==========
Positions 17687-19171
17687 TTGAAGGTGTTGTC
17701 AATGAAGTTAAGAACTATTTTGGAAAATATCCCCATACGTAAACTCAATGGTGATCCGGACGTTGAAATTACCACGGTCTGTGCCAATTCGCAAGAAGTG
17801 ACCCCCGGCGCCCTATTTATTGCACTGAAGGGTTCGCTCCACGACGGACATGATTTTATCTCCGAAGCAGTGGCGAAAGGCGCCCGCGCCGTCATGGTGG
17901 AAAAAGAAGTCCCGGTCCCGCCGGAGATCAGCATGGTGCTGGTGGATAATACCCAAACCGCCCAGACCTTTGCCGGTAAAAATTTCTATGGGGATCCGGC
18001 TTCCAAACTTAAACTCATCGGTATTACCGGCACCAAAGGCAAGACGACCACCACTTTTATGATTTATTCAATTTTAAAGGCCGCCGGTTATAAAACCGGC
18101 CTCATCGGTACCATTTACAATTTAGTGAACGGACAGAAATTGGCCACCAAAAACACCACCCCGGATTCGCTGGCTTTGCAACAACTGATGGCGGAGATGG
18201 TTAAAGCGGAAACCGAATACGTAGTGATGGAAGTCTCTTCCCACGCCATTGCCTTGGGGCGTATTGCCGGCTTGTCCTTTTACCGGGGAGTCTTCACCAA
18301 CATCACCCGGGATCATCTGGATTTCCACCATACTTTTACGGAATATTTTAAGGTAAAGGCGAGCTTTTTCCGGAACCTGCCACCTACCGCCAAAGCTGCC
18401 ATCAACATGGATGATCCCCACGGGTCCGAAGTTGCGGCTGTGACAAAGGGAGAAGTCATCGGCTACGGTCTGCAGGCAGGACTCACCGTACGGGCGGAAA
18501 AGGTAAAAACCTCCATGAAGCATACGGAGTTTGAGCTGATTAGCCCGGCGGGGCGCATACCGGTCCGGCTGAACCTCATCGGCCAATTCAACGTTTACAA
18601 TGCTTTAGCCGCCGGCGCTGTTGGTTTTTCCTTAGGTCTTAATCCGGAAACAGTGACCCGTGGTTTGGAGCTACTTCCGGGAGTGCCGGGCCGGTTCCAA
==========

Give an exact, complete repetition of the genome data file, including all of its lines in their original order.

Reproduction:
Positions 17687-19171
17687 TTGAAGGTGTTGTC
17701 AATGAAGTTAAGAACTATTTTGGAAAATATCCCCATACGTAAACTCAATGGTGATCCGGACGTTGAAATTACCACGGTCTGTGCCAATTCGCAAGAAGTG
17801 ACCCCCGGCGCCCTATTTATTGCACTGAAGGGTTCGCTCCACGACGGACATGATTTTATCTCCGAAGCAGTGGCGAAAGGCGCCCGCGCCGTCATGGTGG
17901 AAAAAGAAGTCCCGGTCCCGCCGGAGATCAGCATGGTGCTGGTGGATAATACCCAAACCGCCCAGACCTTTGCCGGTAAAAATTTCTATGGGGATCCGGC
18001 TTCCAAACTTAAACTCATCGGTATTACCGGCACCAAAGGCAAGACGACCACCACTTTTATGATTTATTCAATTTTAAAGGCCGCCGGTTATAAAACCGGC
18101 CTCATCGGTACCATTTACAATTTAGTGAACGGACAGAAATTGGCCACCAAAAACACCACCCCGGATTCGCTGGCTTTGCAACAACTGATGGCGGAGATGG
18201 TTAAAGCGGAAACCGAATACGTAGTGATGGAAGTCTCTTCCCACGCCATTGCCTTGGGGCGTATTGCCGGCTTGTCCTTTTACCGGGGAGTCTTCACCAA
18301 CATCACCCGGGATCATCTGGATTTCCACCATACTTTTACGGAATATTTTAAGGTAAAGGCGAGCTTTTTCCGGAACCTGCCACCTACCGCCAAAGCTGCC
18401 ATCAACATGGATGATCCCCACGGGTCCGAAGTTGCGGCTGTGACAAAGGGAGAAGTCATCGGCTACGGTCTGCAGGCAGGACTCACCGTACGGGCGGAAA
18501 AGGTAAAAACCTCCATGAAGCATACGGAGTTTGAGCTGATTAGCCCGGCGGGGCGCATACCGGTCCGGCTGAACCTCATCGGCCAATTCAACGTTTACAA
18601 TGCTTTAGCCGCCGGCGCTGTTGGTTTTTCCTTAGGTCTTAATCCGGAAACAGTGACCCGTGGTTTGGAGCTACTTCCGGGAGTGCCGGGCCGGTTCCAA